Real Estate's Biggest Industry Lobbyists Tell Us What Will Be In The Next Stimulus Bill
All eyes are on Washington this week as legislators debate the details of the next coronavirus relief bill.
But with the clock running out before the CARES Act expires at the end of July, it’s looking less likely that the industry will have any answers before the first or second week of August.
“There’s no possibility of getting it together in the next two days: We’re going to hit the cliff,” National Multifamily Housing Council President Doug Bibby said on the Walker & Dunlop weekly webcast.
This week, Walker & Dunlop CEO Willy Walker brought together the heads of three of the largest real estate industry lobbying groups: Bibby, Mortgage Bankers Association CEO and President Bob Broeksmit, and Real Estate Roundtable founder and CEO Jeff DeBoer.
All three were in agreement that the Democratic House of Representatives and the Republican-held Senate would not be able to come to a consensus on a new stimulus bill before August. They expect that Congress will enact a temporary extension of the CARES Act, with a new bill coming around Aug. 8 or Aug. 15.
The Republicans’ proposal, unveiled earlier this week, sets aside $1 trillion in stimulus funds, far less than the Democrats, who proposed a $3 trillion stimulus in the HEROES Act in May. The final number is expected to land somewhere in the middle: Bibby and Broeksmit predicted a $1.75 trillion package, while DeBoer estimated $2 trillion.
“The real question, though, is how those funds are being allocated,” DeBoer said. “Are they going to solve COVID-related problems, or solve issues that were pre-existing?”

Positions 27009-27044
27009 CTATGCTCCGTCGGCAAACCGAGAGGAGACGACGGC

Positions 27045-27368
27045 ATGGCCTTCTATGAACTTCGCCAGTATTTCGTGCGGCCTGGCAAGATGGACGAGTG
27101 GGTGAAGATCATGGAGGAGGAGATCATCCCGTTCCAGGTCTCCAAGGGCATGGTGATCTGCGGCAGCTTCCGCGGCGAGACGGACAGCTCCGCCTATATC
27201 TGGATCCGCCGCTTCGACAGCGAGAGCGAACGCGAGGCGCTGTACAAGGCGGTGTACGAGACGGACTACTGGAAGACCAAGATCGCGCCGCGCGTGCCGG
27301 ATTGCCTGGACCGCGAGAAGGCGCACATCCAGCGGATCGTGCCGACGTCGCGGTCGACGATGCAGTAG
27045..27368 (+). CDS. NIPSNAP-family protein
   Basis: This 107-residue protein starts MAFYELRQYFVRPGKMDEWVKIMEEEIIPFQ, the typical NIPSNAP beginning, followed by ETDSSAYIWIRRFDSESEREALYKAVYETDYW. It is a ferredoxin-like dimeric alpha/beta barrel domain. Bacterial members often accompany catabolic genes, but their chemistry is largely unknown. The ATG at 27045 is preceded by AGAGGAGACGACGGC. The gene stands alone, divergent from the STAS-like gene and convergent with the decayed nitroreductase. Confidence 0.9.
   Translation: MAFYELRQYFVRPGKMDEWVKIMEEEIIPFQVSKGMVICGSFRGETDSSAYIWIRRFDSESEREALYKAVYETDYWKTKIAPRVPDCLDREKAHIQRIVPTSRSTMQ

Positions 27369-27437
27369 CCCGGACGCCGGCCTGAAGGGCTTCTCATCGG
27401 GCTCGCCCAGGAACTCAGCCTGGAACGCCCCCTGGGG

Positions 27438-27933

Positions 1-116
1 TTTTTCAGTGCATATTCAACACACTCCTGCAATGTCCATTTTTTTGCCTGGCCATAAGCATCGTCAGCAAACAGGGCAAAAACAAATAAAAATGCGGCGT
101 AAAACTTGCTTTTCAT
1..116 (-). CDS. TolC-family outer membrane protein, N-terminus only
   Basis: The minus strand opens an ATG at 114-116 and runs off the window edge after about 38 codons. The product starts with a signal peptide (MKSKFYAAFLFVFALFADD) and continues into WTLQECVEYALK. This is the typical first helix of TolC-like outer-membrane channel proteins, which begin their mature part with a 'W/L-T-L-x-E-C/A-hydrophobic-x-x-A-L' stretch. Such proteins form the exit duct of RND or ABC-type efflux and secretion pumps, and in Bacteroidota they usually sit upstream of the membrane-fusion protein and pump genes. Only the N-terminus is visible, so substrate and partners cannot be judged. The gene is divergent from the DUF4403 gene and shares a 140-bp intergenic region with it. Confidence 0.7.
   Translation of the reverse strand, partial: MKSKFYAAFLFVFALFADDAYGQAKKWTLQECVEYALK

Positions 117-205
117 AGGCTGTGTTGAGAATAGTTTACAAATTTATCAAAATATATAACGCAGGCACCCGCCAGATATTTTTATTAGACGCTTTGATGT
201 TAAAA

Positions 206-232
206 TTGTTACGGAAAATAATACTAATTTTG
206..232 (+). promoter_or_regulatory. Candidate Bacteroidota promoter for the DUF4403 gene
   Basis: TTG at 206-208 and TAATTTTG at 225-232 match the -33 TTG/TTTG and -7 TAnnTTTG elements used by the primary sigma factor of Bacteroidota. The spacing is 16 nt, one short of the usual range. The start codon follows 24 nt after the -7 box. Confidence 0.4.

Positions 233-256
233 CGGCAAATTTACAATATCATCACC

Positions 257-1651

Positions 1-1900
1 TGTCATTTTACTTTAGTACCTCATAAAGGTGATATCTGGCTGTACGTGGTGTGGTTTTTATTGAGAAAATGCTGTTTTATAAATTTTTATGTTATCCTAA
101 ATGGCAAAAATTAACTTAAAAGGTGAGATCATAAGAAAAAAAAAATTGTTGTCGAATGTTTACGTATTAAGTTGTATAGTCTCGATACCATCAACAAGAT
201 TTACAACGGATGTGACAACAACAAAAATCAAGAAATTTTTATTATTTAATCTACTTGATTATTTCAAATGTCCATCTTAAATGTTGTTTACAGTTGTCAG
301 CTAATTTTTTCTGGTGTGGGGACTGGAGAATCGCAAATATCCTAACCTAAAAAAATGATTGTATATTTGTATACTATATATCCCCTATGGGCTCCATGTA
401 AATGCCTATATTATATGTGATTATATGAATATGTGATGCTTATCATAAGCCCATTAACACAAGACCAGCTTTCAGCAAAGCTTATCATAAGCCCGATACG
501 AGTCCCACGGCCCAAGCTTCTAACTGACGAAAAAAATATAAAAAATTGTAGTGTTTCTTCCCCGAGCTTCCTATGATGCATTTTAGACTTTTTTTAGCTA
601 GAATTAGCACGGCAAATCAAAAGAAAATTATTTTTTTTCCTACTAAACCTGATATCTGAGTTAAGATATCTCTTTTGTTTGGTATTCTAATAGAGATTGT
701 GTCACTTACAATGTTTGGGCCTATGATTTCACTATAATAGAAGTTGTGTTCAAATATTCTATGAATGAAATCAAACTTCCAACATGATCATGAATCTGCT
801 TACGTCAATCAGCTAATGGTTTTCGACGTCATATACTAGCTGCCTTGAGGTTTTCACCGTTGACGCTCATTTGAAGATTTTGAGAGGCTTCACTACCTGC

The Democrats’ proposal would renew the $600 weekly supplement to unemployment insurance that was packaged in the CARES Act, extending the benefit through at least January 2021. In the real estate world, those extra funds are seen as crucial to keeping renters, landlords and lenders afloat in the current economic climate.
Congressional Republicans argue that extending such benefits may keep Americans out of the workforce, and have proposed to cut the supplement to $200 per week, but send out another round of $1,200 stimulus checks to American households.
While the supplement cut would be a blow, the Republican proposal does have one component that is very attractive to many in the real estate industry: an end to the federal eviction moratorium for buildings with government-backed financing, which make up around 70% of the American multifamily market.
On the webcast, Walker decried the eviction moratorium for breaking down the relationship between landlords and their tenants, predicting that an extension of the moratorium would mean more tenants simply refusing to respond to their landlords and fewer landlords trying to work through financial problems with their tenants.
“When you have an eviction moratorium, there is a propensity for people to go dark on you,” Walker said. “The owner and tenants stop working with each other. You lose the ability to maintain your community.”